- late 14c., "jest, joke, prank, trick;" also "fraud, deception, trick, artifice." Also "large, ornamental bead in a rosary" (mid-14c.); a bauble, trinket, plaything" (mid-15c.). In some senses, from gaudy (n.) (see gaudy). In some, from Latin gaudium "joy," gaude "rejoice thou" (in hymns), or from Old French gaudie, noun of action from gaudir. As a verb, "to furnish with gauds," from late 14c. Related: Gauded; gauding.
- gaudily (adv.)
- 1610s, from gaudy + -ly (2).
- gaudiness (n.)
- c.1600, from gaudy + -ness.
- gaudy (adj.)
- "showy, tastelessly rich," 1580s, probably ultimately from Middle English gaudi "large, ornamental bead in a rosary" (early 14c.); but there is a parallel sense of gaudy as "full of trickery" (1520s), from Middle English gaud "deception, trick," from gaudi "a jest, trick," possibly from Anglo-French gaudir "be merry, scoff," from Latin gaudere "rejoice" (see joy).
Alternative etymology of the adjective is from Middle English gaudegrene "yellowish-green" (early 14c.), originally "green dye" obtained from a plant formerly known as weld, from a Germanic source (see weld (n.)), which became gaude in Old French. The English term supposedly shifted sense from "weld-dye" to "bright." As a noun, "feast, festival" 1650s, from gaudy day "day of rejoicing" (1560s).
- gauge (v.)
- "ascertain by exact measurements," mid-15c., from Anglo-French gauge (mid-14c.), from Old North French gauger (Old French jauger), from gauge "gauging rod," perhaps from Frankish *galgo "rod, pole for measuring" or another Germanic source (compare Old Norse gelgja "pole, perch," Old High German galgo; see gallows). Related: Gauged; gauging. The figurative use is from 1580s.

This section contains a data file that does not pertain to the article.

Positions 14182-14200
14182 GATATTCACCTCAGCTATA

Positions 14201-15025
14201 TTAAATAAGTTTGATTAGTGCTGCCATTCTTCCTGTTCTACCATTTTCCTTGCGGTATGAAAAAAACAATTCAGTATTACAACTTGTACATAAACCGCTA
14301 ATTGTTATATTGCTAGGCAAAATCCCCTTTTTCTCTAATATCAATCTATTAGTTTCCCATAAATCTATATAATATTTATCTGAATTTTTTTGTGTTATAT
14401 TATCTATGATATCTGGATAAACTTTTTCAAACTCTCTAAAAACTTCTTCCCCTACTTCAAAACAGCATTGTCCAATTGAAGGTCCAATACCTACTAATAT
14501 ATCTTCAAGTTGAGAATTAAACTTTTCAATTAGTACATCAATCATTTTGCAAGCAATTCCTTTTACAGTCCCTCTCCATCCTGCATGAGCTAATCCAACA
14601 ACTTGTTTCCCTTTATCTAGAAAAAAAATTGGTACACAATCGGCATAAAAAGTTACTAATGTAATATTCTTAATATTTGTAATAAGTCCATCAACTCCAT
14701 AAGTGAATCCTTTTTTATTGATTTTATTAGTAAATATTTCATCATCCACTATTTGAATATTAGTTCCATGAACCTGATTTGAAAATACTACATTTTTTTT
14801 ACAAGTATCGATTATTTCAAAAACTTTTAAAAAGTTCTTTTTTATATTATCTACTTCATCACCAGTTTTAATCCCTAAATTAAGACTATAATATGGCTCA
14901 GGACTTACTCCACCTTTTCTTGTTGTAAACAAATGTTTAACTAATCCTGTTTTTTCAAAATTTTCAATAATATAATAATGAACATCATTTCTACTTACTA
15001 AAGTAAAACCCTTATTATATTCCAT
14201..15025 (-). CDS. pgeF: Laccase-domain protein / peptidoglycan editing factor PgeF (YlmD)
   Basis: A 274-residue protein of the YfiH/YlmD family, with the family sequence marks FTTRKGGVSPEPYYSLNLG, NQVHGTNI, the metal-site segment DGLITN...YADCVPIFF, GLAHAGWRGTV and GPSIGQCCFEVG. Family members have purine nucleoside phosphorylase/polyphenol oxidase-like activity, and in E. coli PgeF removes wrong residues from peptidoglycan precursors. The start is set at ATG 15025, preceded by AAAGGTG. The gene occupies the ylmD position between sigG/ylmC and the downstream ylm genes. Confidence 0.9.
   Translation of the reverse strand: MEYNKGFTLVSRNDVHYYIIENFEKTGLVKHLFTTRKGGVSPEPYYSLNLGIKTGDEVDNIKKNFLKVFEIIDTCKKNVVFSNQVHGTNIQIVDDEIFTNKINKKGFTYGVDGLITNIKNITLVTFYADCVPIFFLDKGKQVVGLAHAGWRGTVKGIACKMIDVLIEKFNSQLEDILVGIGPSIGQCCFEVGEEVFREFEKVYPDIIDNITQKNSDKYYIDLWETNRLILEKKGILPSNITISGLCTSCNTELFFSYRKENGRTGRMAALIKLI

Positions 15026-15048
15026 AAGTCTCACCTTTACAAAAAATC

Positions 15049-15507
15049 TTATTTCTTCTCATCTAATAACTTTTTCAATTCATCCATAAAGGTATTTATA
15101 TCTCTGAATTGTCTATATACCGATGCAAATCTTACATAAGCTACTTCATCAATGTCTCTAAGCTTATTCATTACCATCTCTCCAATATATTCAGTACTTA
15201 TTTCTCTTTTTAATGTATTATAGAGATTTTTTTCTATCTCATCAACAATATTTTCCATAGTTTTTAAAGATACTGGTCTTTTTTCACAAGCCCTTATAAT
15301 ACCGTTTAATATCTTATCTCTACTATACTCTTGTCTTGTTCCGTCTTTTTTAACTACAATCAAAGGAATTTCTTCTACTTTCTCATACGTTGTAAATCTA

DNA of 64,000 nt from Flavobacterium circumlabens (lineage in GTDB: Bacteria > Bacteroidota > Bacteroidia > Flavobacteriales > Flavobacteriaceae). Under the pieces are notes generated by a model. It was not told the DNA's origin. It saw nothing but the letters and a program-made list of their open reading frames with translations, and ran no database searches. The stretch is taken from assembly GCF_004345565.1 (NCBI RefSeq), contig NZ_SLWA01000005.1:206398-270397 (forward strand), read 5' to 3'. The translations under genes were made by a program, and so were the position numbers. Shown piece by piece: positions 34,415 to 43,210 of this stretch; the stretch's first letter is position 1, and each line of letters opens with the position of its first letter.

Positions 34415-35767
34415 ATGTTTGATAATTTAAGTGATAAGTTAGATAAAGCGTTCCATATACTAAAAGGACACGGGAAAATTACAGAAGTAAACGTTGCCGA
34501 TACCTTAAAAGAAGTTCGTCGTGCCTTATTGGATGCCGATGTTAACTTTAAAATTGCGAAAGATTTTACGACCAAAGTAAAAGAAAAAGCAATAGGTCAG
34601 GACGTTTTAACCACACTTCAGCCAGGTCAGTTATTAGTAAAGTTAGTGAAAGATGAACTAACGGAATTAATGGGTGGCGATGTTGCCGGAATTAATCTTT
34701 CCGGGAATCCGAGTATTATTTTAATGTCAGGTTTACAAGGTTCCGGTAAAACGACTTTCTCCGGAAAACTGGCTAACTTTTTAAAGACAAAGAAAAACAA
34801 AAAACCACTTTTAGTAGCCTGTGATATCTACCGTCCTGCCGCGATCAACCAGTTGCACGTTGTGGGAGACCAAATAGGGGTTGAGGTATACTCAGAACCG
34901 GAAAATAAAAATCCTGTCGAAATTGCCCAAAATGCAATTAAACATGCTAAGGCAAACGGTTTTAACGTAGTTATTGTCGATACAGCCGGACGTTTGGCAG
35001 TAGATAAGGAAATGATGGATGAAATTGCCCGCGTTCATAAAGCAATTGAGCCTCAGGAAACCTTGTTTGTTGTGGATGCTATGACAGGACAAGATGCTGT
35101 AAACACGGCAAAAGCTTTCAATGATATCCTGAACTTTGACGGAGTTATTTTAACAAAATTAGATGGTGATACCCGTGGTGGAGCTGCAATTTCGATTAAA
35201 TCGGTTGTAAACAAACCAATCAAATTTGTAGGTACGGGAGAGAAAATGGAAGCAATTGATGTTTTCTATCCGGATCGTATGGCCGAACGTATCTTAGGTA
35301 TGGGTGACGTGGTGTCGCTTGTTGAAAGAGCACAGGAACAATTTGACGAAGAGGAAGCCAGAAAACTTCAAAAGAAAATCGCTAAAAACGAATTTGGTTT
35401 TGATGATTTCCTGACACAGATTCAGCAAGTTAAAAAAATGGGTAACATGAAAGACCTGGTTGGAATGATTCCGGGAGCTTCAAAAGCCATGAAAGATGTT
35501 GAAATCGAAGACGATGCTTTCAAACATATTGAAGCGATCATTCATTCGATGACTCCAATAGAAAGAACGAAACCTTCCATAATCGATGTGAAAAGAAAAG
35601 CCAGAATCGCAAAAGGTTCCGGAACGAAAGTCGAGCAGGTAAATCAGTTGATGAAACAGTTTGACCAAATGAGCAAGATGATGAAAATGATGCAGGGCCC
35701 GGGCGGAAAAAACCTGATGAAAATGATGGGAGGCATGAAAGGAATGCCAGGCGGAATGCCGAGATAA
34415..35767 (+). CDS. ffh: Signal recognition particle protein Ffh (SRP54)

- gauge (n.)
- "fixed standard of measure," early 15c. (surname Gageman is early 14c.), from Old North French gauge "gauging rod" (see gauge (v.)). Meaning "instrument for measuring" is from 1680s.
- Gaul (n.)
- 1560s, from French Gaule, from Latin Gallia, from Gallus "a Gaul." Also used somewhat facetiously for "a Frenchman." Gauloise, popular brand of French cigarettes, dates to 1910.
- 1650s (adj.); 1660s (n.), from Gaul + -ish.
- gaunt (adj.)
- mid-15c. (as a surname from mid-13c.), from Middle French gant, of uncertain origin; perhaps from a Scandinavian source (compare Old Norse gand "a thin stick," also "a tall thin man") and somehow connected with the root of gander. Connection also has been suggested to Old French jaunet "yellowish" [Middle English Dictionary].
- gauntlet (n.1)